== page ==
Advanced Search
MyIDEAS: Login to save this article or follow this journal

Chain Migration and Information Networks: Evidence From Nineteenth-Century Hesse-Cassel

Contents:

Author Info

  • Wegge, Simone A.
Registered author(s):

    Abstract

    No abstract is available for this item.

    Download Info

    If you experience problems downloading a file, check if you have the proper application to view it first. In case of further problems read the IDEAS help page. Note that these files are not on the IDEAS site. Please be patient as the files may be large.
    File URL: http://journals.cambridge.org/abstract_S0022050700021689
    File Function: link to article abstract page
    Download Restriction: no

    Bibliographic Info

    Article provided by Cambridge University Press in its journal The Journal of Economic History.

    Volume (Year): 58 (1998)
    Issue (Month): 04 (December)
    Pages: 957-986

    as in new window
    Handle: RePEc:cup:jechis:v:58:y:1998:i:04:p:957-986_02

    Contact details of provider:
    Postal: The Edinburgh Building, Shaftesbury Road, Cambridge CB2 2RU UK
    Fax: +44 (0)1223 325150
    Web page: http://journals.cambridge.org/jid_JEHProvider-Email:journals@cambridge.org

    Related research

    Keywords:

    References

    No references listed on IDEAS
    You can help add them by filling out this form.

    Citations

    Citations are extracted by the CitEc Project, subscribe to its RSS feed for this item.
    as in new window

    Cited by:
    1. Ager, Philipp & Brückner, Markus, 2013. "Immigrants' Genes: Genetic Diversity and Economic Development in the US," MPRA Paper 51906, University Library of Munich, Germany.
    2. Tim Hatton & Joseph P. Ferrie, 2014. "Two Centuries of International Migration," CEH Discussion Papers 23, Centre for Economic History, Research School of Economics, Australian National University.
    3. Hatton, Timothy J. & Williamson, Jeffrey G., 2011. "Are Third World Emigration Forces Abating?," World Development, Elsevier, vol. 39(1), pages 20-32, January.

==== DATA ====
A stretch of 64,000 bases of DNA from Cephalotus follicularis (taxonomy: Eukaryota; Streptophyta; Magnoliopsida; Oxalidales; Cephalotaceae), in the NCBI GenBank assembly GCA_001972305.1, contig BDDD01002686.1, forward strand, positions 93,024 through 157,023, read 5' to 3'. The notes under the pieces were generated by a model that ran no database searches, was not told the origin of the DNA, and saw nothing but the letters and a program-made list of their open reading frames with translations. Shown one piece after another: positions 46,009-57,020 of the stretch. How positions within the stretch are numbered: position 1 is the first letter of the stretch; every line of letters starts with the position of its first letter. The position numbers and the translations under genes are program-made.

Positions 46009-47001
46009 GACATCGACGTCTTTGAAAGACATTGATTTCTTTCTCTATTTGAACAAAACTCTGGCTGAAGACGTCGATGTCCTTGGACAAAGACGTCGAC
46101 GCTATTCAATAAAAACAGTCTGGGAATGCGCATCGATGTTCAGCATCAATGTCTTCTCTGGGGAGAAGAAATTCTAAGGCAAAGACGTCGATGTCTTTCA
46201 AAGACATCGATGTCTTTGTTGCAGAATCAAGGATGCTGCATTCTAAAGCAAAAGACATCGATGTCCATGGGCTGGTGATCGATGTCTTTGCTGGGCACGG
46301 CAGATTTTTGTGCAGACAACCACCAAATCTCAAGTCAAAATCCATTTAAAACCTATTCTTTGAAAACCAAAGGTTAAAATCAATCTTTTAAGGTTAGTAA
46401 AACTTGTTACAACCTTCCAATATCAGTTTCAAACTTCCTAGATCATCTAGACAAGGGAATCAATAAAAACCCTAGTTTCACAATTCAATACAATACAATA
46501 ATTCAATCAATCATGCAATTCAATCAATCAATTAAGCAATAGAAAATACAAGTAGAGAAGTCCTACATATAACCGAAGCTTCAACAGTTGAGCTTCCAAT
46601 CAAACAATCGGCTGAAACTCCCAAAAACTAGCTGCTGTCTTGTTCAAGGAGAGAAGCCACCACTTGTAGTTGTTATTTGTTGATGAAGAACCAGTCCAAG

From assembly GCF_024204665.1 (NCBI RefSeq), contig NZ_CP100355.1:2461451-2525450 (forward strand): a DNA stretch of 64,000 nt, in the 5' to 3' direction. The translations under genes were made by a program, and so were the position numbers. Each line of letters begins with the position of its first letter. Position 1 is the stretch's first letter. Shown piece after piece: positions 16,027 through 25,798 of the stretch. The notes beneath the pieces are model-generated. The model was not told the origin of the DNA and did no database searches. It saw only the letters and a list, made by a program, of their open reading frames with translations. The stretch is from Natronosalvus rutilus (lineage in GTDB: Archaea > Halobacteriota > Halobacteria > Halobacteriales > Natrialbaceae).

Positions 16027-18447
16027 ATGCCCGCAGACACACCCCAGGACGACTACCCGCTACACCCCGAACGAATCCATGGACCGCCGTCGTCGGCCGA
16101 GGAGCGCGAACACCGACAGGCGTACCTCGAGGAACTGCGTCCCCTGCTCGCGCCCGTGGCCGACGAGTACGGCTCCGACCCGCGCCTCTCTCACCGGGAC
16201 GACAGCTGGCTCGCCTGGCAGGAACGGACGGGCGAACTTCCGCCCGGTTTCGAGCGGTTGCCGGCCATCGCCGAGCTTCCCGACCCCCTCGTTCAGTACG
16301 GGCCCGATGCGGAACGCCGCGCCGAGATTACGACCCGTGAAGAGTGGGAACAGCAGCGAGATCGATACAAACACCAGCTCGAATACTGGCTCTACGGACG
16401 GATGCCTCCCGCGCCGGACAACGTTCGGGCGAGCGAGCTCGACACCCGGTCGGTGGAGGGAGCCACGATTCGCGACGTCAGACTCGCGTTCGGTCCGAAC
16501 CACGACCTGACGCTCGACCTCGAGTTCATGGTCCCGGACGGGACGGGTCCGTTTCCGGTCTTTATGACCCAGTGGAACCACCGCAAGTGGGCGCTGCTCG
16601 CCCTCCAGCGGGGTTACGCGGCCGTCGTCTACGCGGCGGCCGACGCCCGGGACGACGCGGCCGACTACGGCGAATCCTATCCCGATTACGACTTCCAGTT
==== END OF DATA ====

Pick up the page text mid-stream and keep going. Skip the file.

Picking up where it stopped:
4. Jeanne Lafortune & José Tessada, 2012. "Smooth(er) Landing? The Dynamic Role of Networks in the Location and Occupational Choice of Immigrants," Documentos de Trabajo, Instituto de Economia. Pontificia Universidad Católica de Chile. 427, Instituto de Economia. Pontificia Universidad Católica de Chile..
    5. Timothy J. Hatton, 2010. "The Cliometrics Of International Migration: A Survey," Journal of Economic Surveys, Wiley Blackwell, vol. 24(5), pages 941-969, December.
    6. Ran Abramitzky & Leah Platt Boustan & Katherine Eriksson, 2012. "Have the Poor Always Been Less Likely to Migrate? Evidence From Inheritance Practices During the Age of Mass Migration," NBER Working Papers 18298, National Bureau of Economic Research, Inc.
    7. Grant, Oliver, 2003. "Globalisation versus de-coupling: German emigration and the evolution of the Atlantic labour market 1870-1913," Explorations in Economic History, Elsevier, Elsevier, vol. 40(4), pages 387-418, October.

    Lists

    This item is not listed on Wikipedia, on a reading list or among the top items on IDEAS.

    Statistics

    Access and download statistics

    Corrections

    When requesting a correction, please mention this item's handle: RePEc:cup:jechis:v:58:y:1998:i:04:p:957-986_02. See general information about how to correct material in RePEc.

    For technical questions regarding this item, or to correct its authors, title, abstract, bibliographic or download information, contact: (Keith Waters).

    If you have authored this item and are not yet registered with RePEc, we encourage you to do it here. This allows to link your profile to this item. It also allows you to accept potential citations to this item that we are uncertain about.

    If references are entirely missing, you can add them using this form.

    If the full references list an item that is present in RePEc, but the system did not link to it, you can help with this form.

    If you know of missing items citing this one, you can help us creating those links by adding the relevant references in the same way as above, for each refering item. If you are a registered author of this item, you may also want to check the "citations" tab in your profile, as there may be some citations waiting for confirmation.

    Please note that corrections may take a couple of weeks to filter through the various RePEc services.